O Light to us that wander here
Amid the world of woven trees!

        Gilthoniel!  O Elbereth!
        Clear are thy eyes and bright thy breath!
        Snow-white!  Snow-white!  We sing to thee
        In a far land beyond the Sea.

O stars that in the Sunless Year
With shining hand by her were sown,
In windy fields now bright and clear
We see you silver blossom blown!

        O Elbereth!  Gilthoniel!
        We still remember, we who dwell
        In this far land beneath the trees,
        Thy starlight on the Western Seas.
                -- J. R. R. Tolkien
Stayed in bed all morning just to pass the time,
There's something wrong here, there can be no more denying,
One of us is changing, or maybe we just stopped trying,

And it's too late, baby, now, it's too late,
Though we really did try to make it,
Something inside has died and I can't hide and I just can't fake it...

It used to be so easy living here with you,
You were light and breezy and I knew just what to do
Now you look so unhappy and I feel like a fool.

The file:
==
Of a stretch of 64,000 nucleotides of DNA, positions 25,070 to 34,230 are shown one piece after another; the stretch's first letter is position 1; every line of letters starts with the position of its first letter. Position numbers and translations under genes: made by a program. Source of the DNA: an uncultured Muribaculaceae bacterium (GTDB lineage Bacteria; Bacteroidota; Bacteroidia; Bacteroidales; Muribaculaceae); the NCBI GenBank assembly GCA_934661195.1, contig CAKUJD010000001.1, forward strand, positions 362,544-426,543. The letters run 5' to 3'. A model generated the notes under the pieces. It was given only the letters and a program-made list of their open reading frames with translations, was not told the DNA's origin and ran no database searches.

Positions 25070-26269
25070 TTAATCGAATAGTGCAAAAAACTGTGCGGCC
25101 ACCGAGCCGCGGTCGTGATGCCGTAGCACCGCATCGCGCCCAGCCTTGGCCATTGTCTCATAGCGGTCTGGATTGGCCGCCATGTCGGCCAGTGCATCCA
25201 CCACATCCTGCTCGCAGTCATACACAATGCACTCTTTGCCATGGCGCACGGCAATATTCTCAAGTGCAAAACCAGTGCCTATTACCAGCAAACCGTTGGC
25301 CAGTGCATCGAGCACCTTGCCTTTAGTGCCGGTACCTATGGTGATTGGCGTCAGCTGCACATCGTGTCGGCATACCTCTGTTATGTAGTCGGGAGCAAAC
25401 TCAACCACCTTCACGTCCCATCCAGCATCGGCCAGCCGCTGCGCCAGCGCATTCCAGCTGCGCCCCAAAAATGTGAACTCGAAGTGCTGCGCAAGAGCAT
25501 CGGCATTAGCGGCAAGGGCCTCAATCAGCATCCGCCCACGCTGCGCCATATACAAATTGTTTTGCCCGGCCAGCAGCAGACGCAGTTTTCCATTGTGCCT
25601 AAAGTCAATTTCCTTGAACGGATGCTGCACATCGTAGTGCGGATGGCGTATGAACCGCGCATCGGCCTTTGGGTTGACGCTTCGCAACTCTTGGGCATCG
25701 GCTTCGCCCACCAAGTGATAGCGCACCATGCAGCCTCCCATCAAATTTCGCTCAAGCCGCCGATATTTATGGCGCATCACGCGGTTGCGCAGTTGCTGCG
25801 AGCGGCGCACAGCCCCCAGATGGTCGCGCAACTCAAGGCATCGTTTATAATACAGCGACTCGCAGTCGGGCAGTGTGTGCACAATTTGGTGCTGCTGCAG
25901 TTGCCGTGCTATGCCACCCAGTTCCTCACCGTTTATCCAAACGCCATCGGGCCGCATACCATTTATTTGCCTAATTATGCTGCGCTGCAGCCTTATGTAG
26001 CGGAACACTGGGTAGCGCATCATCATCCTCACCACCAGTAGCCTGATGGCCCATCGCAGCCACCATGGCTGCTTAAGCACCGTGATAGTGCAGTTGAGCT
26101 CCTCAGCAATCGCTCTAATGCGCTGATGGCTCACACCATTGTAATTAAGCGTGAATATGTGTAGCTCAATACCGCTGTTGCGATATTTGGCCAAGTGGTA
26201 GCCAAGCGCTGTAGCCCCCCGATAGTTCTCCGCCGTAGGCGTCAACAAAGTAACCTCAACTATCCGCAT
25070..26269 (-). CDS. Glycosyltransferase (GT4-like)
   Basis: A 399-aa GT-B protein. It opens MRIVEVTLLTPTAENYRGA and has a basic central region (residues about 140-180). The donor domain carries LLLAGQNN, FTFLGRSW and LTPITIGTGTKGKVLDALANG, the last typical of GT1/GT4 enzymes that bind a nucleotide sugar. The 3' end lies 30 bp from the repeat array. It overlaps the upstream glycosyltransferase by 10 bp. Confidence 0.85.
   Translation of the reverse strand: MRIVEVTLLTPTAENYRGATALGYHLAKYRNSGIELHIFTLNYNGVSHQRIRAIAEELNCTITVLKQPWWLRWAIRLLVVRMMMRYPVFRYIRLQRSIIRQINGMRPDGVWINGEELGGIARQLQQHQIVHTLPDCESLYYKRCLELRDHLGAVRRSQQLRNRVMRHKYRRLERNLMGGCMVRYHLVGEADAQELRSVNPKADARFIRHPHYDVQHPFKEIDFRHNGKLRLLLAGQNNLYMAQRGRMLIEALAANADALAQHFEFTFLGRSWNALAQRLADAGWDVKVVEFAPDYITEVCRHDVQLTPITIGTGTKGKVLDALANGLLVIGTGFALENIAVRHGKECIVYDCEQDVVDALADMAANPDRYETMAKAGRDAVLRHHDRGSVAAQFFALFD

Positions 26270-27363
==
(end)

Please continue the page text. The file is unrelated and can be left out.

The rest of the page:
There'll be good times again for me and you,
But we just can't stay together, don't you feel it too?
But I'm glad for what we had and that I once loved you...

But it's too late baby...
It's too late, now darling, it's too late...
                -- Carol King, "Tapestry"
Tell me, O Octopus, I begs,
Is those things arms, or is they legs?
I marvel at thee, Octopus;
If I were thou, I'd call me us.
                -- Ogden Nash
The difference between us is not very far,
cruising for burgers in daddy's new car.
The Pig, if I am not mistaken,
Gives us ham and pork and Bacon.
Let others think his heart is big,
I think it stupid of the Pig.
                -- Ogden Nash
                The Worst Lines of Verse